UC Riverside Preview

Dec. 9 -- When UC Riverside comes to Pauley Pavilion Wednesday night, it's the last opportunity for UCLA to work on some things against a cupcake opponent...

After a very close and poorly played “victory” over a decent San Diego Torero squad on Sunday, the UCLA Bruins return to action on Wednesday night (8 PM PST; Pac 12 Network) when the Bruins host the UC Riverside Highlanders in what will be UCLA’s final game against a mid-major non-conference opponent in the for the 2014-2015 season.

The game represents the final opportunity for the Bruins and head coach Steve Alford to work out some kinks before the much more challenging games against Gonzaga, Kentucky and Alabama come up in the next 20 days. While Riverside will certainly not be as poor as some of the other teams on UCLA’s schedule to this point, the Bruins should win the game, but Bruin fans would feel much better about this team and its prospects entering the second tough stretch of non-conference games and Pac 12 Conference play if there was some development against Riverside. To be blunt, UCLA will lose the remainder of its non-conference games after Wednesday if something drastic isn’t done about some of the issues facing this team.

Riverside enters the game with a 5-3 record, but the one foray the Highlanders had against high level competition didn’t go well. The Big West school lost to Utah, at Utah, by 46, 88-42. Riverside’s best win came against Portland State, which only begs mention because PSU opened the season by defeating USC.

Head coach Dennis Cutts’ Highlanders will probably be much better in March than they are now as they have some talent, even some players that could hurt UCLA. The questions for the Highlanders are whether or not one of those players can duplicate the performance of Johnny Dee of San Diego from Sunday night and whether Cutts can create (and successfully implement) a similar game plan to what the Toreros used.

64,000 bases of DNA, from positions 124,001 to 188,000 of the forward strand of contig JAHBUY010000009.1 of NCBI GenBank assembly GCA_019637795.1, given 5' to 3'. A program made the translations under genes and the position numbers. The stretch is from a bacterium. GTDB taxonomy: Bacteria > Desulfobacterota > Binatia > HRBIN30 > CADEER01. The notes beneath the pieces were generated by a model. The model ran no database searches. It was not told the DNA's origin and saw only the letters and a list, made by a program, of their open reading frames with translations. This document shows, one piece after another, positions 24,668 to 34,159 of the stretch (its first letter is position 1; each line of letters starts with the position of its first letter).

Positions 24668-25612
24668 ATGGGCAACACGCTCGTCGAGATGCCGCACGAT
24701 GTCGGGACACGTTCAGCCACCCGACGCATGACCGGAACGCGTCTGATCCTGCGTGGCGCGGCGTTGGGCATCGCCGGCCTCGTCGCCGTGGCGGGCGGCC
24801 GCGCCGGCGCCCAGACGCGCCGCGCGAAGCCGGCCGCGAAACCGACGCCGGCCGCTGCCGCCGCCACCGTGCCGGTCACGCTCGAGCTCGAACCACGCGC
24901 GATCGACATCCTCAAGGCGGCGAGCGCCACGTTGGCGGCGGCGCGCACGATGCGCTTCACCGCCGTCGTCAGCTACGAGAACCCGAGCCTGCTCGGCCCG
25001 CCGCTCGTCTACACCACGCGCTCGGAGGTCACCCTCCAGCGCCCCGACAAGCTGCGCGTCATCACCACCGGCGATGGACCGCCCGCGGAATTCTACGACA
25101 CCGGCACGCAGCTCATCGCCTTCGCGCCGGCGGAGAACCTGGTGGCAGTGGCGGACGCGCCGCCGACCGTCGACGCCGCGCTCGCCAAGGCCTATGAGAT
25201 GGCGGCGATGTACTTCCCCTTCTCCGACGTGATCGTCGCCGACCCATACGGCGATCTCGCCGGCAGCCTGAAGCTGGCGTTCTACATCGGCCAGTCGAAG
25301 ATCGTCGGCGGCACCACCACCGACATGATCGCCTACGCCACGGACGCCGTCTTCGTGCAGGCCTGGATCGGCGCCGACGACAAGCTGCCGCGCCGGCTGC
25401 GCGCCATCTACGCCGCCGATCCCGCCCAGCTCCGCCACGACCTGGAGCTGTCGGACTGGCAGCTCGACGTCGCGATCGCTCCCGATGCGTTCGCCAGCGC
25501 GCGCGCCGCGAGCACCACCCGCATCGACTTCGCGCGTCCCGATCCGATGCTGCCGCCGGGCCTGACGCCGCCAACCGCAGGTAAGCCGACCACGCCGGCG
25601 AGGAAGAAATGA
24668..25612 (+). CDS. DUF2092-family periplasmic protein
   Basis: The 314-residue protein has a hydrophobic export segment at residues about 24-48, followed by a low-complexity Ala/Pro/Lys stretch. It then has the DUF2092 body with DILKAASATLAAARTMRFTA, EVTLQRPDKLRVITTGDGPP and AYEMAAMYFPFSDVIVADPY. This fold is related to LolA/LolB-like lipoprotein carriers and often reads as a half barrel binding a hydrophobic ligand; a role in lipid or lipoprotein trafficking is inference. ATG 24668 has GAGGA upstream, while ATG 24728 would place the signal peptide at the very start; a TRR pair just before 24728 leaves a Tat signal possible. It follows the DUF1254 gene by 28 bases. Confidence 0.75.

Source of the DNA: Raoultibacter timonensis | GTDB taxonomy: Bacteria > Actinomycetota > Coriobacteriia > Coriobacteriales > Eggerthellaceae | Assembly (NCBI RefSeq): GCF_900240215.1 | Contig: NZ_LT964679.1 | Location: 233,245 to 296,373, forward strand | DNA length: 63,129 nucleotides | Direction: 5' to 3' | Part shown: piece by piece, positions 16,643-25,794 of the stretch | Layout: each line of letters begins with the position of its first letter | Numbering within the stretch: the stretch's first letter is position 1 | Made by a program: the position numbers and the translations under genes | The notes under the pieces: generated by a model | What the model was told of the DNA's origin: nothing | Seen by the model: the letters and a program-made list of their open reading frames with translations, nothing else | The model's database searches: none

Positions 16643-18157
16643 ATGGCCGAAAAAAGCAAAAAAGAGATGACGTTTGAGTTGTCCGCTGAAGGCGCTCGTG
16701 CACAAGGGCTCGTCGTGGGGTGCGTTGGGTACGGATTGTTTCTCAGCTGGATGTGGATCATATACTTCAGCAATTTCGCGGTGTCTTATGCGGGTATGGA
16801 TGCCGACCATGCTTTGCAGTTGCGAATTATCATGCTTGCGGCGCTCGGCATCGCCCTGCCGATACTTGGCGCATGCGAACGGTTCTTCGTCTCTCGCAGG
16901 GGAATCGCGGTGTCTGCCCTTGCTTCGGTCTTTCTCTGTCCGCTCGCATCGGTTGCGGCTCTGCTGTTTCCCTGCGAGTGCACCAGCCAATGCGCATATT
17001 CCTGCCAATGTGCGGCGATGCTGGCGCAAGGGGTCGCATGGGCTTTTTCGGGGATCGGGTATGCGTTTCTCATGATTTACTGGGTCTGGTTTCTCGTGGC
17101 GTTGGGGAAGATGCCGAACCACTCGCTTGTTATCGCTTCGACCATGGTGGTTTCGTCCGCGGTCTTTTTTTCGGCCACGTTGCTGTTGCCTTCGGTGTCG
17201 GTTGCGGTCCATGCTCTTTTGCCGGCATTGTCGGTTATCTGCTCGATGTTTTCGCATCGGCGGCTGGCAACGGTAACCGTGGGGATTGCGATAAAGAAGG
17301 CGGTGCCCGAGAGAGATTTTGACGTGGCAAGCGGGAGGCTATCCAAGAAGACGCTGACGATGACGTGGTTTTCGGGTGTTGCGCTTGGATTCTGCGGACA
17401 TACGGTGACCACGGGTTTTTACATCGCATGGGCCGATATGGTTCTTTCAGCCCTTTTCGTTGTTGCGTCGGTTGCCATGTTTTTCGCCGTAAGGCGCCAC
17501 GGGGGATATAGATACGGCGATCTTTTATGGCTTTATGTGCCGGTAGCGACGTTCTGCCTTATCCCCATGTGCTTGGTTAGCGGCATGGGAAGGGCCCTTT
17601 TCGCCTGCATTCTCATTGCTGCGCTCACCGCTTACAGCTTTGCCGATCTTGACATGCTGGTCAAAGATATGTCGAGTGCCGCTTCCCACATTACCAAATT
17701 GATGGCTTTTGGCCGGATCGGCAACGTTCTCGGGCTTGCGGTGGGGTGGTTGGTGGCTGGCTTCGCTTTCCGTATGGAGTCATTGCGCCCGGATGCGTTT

The Riverside offense runs clearly through the inside\outside tandem of juniors Taylor Johns (6’7” 220 lbs.) and Jaylen Bland (6’3” 205 lbs.). They are the two leading scorers on the team, combine for about 30 PPG, and they are the leaders in some key categories beyond scoring. Johns is the inside force on the squad, averaging 7.9 RPG and having 19 blocks on the season. Bland is a very good outside shooter, averaging 46% on his ‘triples’ this season, and leads the team with 10 steals.

However, they both have some holes in their respective games. Johns is almost exclusively a low post player, and as such, he is undersized. When the Highlanders play man-to-man defense he will more than likely have to guard UCLA’s Kevon Looney. That would be a mismatch in UCLA’s favor as Looney is taller, longer and more athletic.

Bland actually shoots better from distance than he does from inside the arc. His less than 44% overall shooting percentage is definitely less efficient than his ability to hit the long jumper. He is helped by the fact that he shoots 86% from the free throw line. Johns struggles a bit from the charity stripe, hitting on only 63% of his free throws.

Bland is definitely strong enough and long enough to be able to guard UCLA’s Isaac Hamilton and Bryce Alford, regardless of which one he is matched up on, but he isn’t as quick as many of the other guards that UCLA has faced. In fact, it almost seems as if Bland has sacrificed some quickness to add some bulk. Because of Riverside’s personnel, though, chances are that Bland won’t be matched on Alford.